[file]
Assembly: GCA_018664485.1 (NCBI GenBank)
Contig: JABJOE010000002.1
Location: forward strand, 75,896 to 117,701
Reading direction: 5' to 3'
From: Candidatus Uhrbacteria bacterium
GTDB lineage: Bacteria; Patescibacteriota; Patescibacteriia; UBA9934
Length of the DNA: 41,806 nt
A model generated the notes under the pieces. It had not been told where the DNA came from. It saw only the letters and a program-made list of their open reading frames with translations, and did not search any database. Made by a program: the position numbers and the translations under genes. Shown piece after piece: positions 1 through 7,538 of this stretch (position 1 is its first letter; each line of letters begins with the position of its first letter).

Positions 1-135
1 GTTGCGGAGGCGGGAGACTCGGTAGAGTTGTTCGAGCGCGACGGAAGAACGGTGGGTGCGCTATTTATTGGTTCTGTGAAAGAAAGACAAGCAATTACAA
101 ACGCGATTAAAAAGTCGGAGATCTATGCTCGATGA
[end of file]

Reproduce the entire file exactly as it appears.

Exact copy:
Assembly: GCA_018664485.1 (NCBI GenBank)
Contig: JABJOE010000002.1
Location: forward strand, 75,896 to 117,701
Reading direction: 5' to 3'
From: Candidatus Uhrbacteria bacterium
GTDB lineage: Bacteria; Patescibacteriota; Patescibacteriia; UBA9934
Length of the DNA: 41,806 nt
A model generated the notes under the pieces. It had not been told where the DNA came from. It saw only the letters and a program-made list of their open reading frames with translations, and did not search any database. Made by a program: the position numbers and the translations under genes. Shown piece after piece: positions 1 through 7,538 of this stretch (position 1 is its first letter; each line of letters begins with the position of its first letter).

Positions 1-135
1 GTTGCGGAGGCGGGAGACTCGGTAGAGTTGTTCGAGCGCGACGGAAGAACGGTGGGTGCGCTATTTATTGGTTCTGTGAAAGAAAGACAAGCAATTACAA
101 ACGCGATTAAAAAGTCGGAGATCTATGCTCGATGA